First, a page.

TEEQDGRE REFERENCES @KTEEB The following references are of record in the file of this patent:


Patent Citations
Cited PatentFiling datePublication dateApplicantTitle
US716724 *Aug 5, 1902Dec 23, 1902Valdemar F LaessoeOil-burner.
US1167111 *Sep 23, 1915Jan 4, 1916George Glassford RamsayHydrocarbon-burner.
US1462395 *Jun 12, 1922Jul 17, 1923Smith S Dock Company LtdConstruction of spraying nozzles or atomizers
US1501849 *May 29, 1923Jul 15, 1924Petroleum Heat & Power CoOil burner
US1581223 *Aug 29, 1922Apr 20, 1926Moore Julian MorganMethod of atomizing liquid fuel
US1792929 *Apr 30, 1925Feb 17, 1931Remey John TMethod of projecting fluids
US1835283 *Jul 23, 1928Dec 8, 1931Tridex CorpMethod of atomizing fluids for cleaning purposes
US1980132 *Dec 6, 1932Nov 6, 1934Babcock & Wilcox CoLiquid fuel burner
US2037645 *Sep 19, 1933Apr 14, 1936Peabody Engineering CorpWide range mechanical atomizer
US2044720 *Jan 17, 1933Jun 16, 1936Babcock & Wilcox CoLiquid fuel burner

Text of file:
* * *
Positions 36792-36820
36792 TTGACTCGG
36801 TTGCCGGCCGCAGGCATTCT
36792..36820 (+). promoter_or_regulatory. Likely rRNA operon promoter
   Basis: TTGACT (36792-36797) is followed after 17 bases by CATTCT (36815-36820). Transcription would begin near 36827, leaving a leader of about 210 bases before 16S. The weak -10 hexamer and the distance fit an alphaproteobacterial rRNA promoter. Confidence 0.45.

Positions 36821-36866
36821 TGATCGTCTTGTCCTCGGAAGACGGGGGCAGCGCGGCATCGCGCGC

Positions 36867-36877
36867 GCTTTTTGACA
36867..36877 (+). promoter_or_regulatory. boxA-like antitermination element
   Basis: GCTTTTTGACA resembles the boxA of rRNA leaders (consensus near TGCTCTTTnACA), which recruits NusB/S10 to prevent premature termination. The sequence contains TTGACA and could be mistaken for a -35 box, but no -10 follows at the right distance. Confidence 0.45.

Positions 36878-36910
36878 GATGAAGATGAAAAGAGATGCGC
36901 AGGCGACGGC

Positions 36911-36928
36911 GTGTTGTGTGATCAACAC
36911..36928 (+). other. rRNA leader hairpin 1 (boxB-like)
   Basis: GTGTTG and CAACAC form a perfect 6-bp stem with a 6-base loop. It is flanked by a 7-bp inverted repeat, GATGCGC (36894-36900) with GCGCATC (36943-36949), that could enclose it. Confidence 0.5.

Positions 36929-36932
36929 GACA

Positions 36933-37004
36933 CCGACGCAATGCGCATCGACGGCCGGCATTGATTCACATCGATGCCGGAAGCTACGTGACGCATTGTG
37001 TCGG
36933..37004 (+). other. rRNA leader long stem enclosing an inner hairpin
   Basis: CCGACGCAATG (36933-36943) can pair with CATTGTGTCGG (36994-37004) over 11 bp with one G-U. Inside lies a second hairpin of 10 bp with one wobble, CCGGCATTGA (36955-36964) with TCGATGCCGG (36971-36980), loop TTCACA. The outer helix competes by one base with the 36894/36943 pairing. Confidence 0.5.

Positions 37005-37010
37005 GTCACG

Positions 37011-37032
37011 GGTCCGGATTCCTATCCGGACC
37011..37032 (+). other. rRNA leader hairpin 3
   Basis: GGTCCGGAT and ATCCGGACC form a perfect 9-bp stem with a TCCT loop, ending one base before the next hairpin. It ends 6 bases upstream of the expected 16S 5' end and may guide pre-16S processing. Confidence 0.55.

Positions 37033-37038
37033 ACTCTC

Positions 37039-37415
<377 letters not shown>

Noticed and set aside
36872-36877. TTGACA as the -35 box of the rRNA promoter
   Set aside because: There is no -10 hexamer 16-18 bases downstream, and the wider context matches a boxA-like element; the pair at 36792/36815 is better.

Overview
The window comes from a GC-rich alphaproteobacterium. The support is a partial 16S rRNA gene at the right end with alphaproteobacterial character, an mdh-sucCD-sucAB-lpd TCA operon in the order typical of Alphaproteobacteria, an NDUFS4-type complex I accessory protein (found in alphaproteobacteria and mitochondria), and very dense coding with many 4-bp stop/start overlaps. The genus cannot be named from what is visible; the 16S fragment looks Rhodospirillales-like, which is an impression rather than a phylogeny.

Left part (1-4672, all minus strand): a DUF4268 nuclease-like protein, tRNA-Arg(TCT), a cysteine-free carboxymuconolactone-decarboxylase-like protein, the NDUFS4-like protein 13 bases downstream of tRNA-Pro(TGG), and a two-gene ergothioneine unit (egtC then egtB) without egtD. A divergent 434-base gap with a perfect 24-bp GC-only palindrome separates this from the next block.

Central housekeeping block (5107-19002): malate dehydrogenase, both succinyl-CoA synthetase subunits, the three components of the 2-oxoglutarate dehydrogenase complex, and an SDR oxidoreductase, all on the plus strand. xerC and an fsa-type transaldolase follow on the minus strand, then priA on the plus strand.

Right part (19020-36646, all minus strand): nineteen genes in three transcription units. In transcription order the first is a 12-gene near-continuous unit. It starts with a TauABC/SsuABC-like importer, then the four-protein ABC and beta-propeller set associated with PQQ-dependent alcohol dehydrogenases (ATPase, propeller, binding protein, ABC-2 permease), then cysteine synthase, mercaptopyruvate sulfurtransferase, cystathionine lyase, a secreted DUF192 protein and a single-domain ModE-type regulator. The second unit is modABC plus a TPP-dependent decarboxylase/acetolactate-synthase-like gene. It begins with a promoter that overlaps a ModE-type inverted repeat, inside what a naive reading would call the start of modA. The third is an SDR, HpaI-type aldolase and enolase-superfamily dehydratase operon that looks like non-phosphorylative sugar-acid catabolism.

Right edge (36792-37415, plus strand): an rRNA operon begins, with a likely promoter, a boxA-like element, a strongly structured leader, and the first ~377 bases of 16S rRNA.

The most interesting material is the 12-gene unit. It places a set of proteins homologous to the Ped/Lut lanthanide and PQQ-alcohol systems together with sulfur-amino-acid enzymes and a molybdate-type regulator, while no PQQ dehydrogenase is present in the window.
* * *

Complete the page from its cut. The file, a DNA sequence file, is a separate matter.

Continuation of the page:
US2303104 *Mar 15, 1940Nov 24, 1942Abbey Harold GWide range oil burner
Referenced by
Citing PatentFiling datePublication dateApplicantTitle
US2514581 *May 27, 1947Jul 11, 1950Shell DevMethod and atomizer for atomizing fuel oil
US2574865 *Jun 17, 1947Nov 13, 1951Edwards Miles LowellSpray nozzle
US2815069 *Jun 29, 1951Dec 3, 1957Orr & Sembower IncBurner apparatus
US3008652 *Jul 17, 1958Nov 14, 1961Speakman CoEmergency shower head
US3125294 *Aug 17, 1960Mar 17, 1964 Apparatus for handling fiber in suspension
US3175643 *May 29, 1962Mar 30, 1965Gulf Research Development CoCompressor and atomizing nozzle lubricator